The BADASS Dash came through Georgia over the weekend and put on a great event. Being as though it was only their 3rd event, our expectations were hopeful but we were not 100% convinced that it would have huge production value. Lately, we have been hearing and reading about newer events having catastrophes. So, we could not be sure until we saw what they were putting together.
They set themselves apart from the outset by having their event at Stone Mountain. This is a beautiful park located about 30 minutes east of Atlanta. No other obstacle race had used this location in Georgia yet. It was a nice change of scenery from the locations that have been used over and over again in recent years by Tough Mudder, Spartan Race, and other race companies.
The course was 4.5 miles (7k) as promised. Event Director, Brian Sharenow, and Obstacle Director, Ray Weathers, did a great job putting together a fun, creative course using all of the terrain available to them. The course had participants running and completing obstacles on trail, sidewalk, through a baseball field, a large parking lot, and some pavilions.
The obstacles themselves were well thought out. I did this with a group of very experienced racers and everyone in our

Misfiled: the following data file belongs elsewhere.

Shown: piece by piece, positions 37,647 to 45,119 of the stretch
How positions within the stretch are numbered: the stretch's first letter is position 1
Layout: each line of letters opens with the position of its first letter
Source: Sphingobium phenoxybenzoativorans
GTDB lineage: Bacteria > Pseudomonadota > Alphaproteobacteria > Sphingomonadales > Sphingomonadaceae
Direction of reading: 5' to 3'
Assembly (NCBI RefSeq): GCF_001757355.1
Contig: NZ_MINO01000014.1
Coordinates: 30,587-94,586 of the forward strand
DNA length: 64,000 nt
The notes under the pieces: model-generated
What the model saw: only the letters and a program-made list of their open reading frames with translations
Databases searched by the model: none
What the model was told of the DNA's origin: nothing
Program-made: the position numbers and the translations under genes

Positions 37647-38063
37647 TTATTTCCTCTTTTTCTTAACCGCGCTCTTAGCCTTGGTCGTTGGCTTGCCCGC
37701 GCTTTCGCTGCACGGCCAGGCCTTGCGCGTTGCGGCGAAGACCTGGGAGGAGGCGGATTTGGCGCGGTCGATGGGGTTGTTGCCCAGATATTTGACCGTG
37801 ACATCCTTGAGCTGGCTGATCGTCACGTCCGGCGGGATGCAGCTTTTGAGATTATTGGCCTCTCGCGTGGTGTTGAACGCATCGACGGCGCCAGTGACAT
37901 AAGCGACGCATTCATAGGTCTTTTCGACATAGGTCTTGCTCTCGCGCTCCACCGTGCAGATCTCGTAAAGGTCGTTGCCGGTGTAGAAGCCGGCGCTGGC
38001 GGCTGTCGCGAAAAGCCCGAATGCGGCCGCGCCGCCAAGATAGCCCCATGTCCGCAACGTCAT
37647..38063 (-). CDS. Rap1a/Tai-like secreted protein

group really enjoyed it. The most difficult and creative was something called the slippery slope (pic). Having to crawl upside down, under a net, up a steep hill, all while being doused with cold water was something we had not seen before. We would certainly recommend the event to someone doing his or her first obstacle race as well. All of the newbies we spoke to though it was a great combination of challenging and fun.
One small glitch was, in the final heat of the day, their last box of finisher medals had some defects. This meant there were a few participants who did not receive medals. I watched them speak to each finisher personally who did not receive them to ensure they could mail them one as soon as possible. You could see how much it bothered those involved. It was great to see the organizers handle it professionally and responsibly. Unforeseen things can happen anytime at a race. It is how the people involved respond during these times of adversity that makes all the difference in a good user experience.